DPA /Mexico City
The Supreme Court of El Salvador has admitted an unconstitutionality lawsuit against President Nayib Bukele, who on Sunday was accompanied into parliament by armed soldiers in an ongoing stand-off with lawmakers.
At the request of two citizens, the court admitted the case against Bukele and ordered him to refrain from using the armed forces “in activities contrary to (their) constitutionally established purposes.”
Bukele’s decision to bring armed soldiers into the parliament building during an extraordinary session on Sunday was seen as act of intimidation to secure a $109mn loan to better equip the country’s military.
The president appealed to an article from the constitution to force the session, but the majority of lawmakers were uncertain of the legality of the call and did not attend the session.
He also threatened to allow a popular uprising if the loan were not approved by the following Sunday. The Supreme Court will now determine whether the call for an extraordinary session was constitutional or not and, in the meantime, ordered as a precautionary measure that any action related to the dispute be paused.
One of Bukele’s campaign pledges ahead of his election victory eight months ago was to tackle the country’s powerful criminal gangs, whose battle for territorial control makes El Salvador one of the most dangerous countries in the world outside of a war zone.
The 38-year-old president has deployed the country’s military to recapture land from the gangs.
Local media, including elSalvador.com, cited opposition lawmakers as saying that there had been almost no discussion of Bukele’s plan and that the lack of information about how the money would be used prevented them from making an informed decision. “We cannot react to the executive with a gun to our heads,” Mario Ponce, the head of El Salvador’s opposition-controlled Legislative Assembly, wrote on Twitter.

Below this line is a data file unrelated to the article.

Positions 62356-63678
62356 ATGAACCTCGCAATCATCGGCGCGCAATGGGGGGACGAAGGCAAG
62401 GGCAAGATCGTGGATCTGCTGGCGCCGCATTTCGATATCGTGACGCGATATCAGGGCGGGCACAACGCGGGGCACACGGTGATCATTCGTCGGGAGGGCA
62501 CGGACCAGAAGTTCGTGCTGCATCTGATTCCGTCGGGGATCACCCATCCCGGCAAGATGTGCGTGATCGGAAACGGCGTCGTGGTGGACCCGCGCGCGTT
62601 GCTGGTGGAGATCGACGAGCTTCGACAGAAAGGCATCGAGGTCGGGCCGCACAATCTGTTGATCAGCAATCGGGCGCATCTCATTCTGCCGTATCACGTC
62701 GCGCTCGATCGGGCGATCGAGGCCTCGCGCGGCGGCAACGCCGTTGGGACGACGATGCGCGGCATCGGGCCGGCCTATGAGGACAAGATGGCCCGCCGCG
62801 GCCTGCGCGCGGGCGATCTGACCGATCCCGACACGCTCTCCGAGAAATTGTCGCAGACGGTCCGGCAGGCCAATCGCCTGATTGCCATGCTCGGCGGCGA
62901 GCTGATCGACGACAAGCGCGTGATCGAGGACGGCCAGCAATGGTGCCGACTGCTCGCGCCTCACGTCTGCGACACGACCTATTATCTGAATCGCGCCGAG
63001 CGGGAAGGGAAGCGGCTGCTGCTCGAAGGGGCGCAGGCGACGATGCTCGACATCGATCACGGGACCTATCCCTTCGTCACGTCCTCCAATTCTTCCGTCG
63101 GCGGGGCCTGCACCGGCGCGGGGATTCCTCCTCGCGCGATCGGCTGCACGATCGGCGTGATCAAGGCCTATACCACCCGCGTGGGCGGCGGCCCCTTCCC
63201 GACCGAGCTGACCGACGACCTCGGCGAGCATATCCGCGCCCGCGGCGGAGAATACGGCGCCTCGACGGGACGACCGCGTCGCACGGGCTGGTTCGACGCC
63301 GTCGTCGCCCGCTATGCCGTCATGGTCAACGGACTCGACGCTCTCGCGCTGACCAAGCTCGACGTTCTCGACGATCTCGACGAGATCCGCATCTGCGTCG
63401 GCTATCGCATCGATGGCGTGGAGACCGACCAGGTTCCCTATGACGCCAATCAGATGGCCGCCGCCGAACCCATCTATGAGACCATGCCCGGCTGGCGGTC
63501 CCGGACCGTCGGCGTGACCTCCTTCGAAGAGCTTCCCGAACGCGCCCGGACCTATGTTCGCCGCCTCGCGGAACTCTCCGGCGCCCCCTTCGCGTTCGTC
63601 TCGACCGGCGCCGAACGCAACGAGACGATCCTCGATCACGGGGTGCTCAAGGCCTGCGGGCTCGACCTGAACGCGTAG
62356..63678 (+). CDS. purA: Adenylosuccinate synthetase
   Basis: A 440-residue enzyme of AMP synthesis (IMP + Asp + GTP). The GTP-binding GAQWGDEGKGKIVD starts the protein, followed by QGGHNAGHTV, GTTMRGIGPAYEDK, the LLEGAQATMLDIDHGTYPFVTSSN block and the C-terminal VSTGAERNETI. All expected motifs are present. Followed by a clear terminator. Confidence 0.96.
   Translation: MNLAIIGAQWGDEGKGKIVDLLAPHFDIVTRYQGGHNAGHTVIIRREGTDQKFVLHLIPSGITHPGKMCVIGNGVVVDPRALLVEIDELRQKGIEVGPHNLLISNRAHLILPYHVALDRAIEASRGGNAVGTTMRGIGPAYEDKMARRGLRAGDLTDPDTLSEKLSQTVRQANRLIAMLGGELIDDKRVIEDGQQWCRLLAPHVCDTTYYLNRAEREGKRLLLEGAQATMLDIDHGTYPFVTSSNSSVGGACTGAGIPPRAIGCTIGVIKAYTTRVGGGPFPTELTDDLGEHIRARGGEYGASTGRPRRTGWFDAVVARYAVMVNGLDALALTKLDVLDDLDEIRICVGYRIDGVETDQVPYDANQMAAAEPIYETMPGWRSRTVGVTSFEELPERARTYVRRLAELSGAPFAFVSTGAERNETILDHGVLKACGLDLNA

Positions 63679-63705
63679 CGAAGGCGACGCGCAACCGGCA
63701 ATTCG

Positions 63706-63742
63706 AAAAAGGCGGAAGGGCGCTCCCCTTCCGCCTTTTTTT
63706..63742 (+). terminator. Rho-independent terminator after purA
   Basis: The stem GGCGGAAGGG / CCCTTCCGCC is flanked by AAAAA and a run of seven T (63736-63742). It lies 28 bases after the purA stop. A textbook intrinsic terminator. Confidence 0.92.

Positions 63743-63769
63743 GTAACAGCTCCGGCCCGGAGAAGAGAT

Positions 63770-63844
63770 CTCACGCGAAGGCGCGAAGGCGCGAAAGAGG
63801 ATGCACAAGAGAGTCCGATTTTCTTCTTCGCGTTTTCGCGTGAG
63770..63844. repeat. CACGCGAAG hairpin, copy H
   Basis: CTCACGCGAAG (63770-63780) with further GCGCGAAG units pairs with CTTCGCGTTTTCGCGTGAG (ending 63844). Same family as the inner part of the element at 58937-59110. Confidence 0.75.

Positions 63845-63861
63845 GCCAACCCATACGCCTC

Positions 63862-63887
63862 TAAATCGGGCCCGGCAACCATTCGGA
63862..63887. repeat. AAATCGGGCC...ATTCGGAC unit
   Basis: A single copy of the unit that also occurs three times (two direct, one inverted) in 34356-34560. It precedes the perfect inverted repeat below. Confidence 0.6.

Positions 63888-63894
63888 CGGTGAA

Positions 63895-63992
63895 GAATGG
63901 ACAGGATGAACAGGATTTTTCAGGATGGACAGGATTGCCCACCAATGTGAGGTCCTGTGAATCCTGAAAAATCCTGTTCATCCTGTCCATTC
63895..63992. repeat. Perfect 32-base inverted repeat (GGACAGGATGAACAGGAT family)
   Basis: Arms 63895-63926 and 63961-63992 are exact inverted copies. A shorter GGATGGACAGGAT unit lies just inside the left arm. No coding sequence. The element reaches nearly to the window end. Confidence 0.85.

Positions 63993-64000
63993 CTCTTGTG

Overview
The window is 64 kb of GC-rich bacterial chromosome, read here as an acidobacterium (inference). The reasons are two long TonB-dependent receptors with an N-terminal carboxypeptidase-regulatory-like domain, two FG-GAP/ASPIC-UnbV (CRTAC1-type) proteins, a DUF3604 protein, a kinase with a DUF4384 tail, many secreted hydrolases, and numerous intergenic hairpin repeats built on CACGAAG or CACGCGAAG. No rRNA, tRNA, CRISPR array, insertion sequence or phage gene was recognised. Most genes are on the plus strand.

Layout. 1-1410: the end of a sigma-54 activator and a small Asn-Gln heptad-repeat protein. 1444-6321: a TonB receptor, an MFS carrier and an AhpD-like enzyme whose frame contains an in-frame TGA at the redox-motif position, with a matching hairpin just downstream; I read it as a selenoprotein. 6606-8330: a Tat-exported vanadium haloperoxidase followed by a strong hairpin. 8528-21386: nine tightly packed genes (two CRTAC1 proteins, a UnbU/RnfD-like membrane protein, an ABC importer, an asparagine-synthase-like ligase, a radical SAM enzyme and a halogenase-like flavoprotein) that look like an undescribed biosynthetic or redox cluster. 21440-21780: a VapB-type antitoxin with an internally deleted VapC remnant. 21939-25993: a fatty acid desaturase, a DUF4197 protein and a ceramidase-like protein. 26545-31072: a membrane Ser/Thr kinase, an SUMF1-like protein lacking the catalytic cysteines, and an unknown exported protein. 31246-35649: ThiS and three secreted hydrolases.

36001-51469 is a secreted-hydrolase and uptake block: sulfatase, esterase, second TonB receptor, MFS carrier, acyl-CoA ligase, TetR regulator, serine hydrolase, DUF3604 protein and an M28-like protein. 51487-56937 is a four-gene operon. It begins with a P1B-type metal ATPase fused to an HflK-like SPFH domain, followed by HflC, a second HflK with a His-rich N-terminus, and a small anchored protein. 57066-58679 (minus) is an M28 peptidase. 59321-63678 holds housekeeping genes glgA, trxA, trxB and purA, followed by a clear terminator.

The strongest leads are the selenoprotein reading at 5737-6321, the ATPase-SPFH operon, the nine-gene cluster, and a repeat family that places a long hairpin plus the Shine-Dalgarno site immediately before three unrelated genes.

He also condemned the “institutional crisis generated by the executive branch” and called on the United Nations and the Organisation of American States (OAS) to monitor the situation.
The presence of soldiers in the parliament building drew heavy criticism from international rights activists, who argued it undermined parliamentary independence.
Jose Miguel Vivanco, the head of Human Rights Watch in the Americas, condemned the incident on Twitter, referring to it as “a show of brute force.” Amnesty International’s Americas director Erika Guevara-Rosas said the incident was reminiscent of “the darkest times of El Salvador’s history,” referring to the civil war that ended in 1992.
“The multiple reports of snipers stationed near the legislative assembly, the unnecessary military presence and the restrictions on press freedom could mark the beginning of a dangerous route for institutions and for human rights in the country,” she said.
Bukele dismissed the accusations of authoritarianism in an interview with Spanish newspaper El Pais.
“If I were a dictator or someone who doesn’t respect democracy, I would have taken control of everything,” the 38-year-old said.
Bukele came to power in June 2019, after pledging to counter the legacy of corruption and gang violence in the country and promising to stem illegal migration through Guatemala to the US.
El Salvador has one of the highest murder rates in the world.
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